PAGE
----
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Looks like you can just download the zip for "Snow Leopard and Above 64bit", unzip the file once it's finished downloading (by double clicking it or using the commandline tool unzip), and then you have the binaries. Then you just have to decide where to put the binaries. Since you don't want an admin password, it's probably best to keep them in your home ...


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http://stackoverflow.com/questions/9953005/should-the-bashrc-in-the-home-directory-load-automatically/9954208#9954208 See here. It's OK to add source ~/.bashrc to ~/.profile.


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Yes you can, but the location of the .log file containing the information in question depends on the application. Most log files are in /var/log (you need to be su to access the directory). Some applications allow you to re-define the location of the log file, which in this case is typically to be found in /etc/applicationname. If you cannot find ...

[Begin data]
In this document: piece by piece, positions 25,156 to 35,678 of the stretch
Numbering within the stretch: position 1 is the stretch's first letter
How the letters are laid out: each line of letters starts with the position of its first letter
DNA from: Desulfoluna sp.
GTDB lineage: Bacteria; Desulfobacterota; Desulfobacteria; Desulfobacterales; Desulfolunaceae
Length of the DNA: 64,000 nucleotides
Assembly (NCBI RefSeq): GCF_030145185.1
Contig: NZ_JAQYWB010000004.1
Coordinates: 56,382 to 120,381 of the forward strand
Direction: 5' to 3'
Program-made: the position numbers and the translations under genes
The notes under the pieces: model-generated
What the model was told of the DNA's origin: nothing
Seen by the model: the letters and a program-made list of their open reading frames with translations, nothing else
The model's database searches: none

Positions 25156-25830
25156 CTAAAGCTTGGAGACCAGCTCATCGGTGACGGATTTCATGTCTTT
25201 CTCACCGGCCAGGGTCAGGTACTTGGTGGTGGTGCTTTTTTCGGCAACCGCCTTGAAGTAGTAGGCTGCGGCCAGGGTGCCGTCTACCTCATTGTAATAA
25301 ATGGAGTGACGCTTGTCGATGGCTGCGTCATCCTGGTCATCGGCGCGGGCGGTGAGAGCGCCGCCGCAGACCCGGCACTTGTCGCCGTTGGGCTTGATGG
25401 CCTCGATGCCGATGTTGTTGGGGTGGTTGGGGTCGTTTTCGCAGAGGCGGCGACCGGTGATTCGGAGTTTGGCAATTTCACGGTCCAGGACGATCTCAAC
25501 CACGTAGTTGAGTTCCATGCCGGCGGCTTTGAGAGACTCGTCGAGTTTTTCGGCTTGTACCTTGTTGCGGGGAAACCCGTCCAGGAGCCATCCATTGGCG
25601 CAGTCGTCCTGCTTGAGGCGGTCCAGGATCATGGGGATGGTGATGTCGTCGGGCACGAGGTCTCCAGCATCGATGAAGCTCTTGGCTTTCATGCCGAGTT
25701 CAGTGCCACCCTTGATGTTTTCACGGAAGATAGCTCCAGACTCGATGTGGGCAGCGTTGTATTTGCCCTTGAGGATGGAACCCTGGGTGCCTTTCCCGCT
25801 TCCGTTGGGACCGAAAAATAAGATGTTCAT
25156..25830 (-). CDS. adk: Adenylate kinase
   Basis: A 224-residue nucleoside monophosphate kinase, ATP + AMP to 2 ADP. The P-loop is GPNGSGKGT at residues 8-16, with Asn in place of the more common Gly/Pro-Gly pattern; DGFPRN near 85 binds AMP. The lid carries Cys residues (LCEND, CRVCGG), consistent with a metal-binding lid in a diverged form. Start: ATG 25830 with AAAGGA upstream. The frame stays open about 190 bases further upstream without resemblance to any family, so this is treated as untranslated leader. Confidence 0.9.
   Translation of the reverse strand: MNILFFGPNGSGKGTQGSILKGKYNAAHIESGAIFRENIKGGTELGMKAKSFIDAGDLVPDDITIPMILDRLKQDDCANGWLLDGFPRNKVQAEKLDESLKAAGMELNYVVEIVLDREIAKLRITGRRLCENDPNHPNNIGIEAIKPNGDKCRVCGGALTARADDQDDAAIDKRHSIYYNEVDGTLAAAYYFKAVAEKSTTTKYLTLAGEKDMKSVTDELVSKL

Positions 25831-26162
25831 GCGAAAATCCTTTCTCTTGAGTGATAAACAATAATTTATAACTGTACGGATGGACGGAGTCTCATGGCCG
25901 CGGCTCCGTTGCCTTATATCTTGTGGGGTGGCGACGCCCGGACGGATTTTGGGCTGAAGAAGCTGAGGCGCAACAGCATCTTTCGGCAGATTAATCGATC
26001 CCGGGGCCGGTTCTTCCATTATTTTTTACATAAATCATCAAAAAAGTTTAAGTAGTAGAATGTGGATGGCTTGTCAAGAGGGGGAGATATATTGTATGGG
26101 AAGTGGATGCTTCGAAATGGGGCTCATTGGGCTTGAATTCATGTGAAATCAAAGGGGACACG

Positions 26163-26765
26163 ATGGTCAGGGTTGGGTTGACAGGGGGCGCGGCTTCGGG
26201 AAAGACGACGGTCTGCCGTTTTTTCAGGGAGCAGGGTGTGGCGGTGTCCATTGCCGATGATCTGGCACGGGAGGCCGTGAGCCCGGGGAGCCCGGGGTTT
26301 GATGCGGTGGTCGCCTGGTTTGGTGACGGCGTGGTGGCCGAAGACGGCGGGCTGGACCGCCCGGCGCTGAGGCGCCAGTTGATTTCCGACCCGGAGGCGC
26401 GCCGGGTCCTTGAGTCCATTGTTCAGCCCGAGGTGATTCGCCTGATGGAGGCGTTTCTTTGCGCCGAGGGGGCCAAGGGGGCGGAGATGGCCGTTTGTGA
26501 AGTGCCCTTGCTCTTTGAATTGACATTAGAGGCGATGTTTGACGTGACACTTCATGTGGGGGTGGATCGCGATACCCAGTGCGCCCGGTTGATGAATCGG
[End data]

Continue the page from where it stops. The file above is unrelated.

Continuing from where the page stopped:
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Linux: No, AFAIK apps not started from a terminal will not necessarily have their STDOUT and STDERR directed anywhere useful. Not all apps write debugging/logging to STDOUT or STDERR. You should read the documentation or man pages for each application to see what logging options are available for each app. Many applications log to the syslog service. the ...


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You should use an Applescript like this: tell application "Terminal" do script "/path/to/my/script" do script "/path/to/my/script-2" ... do script "/path/to/my/script-n" activate end tell This will open a new Terminal window per script.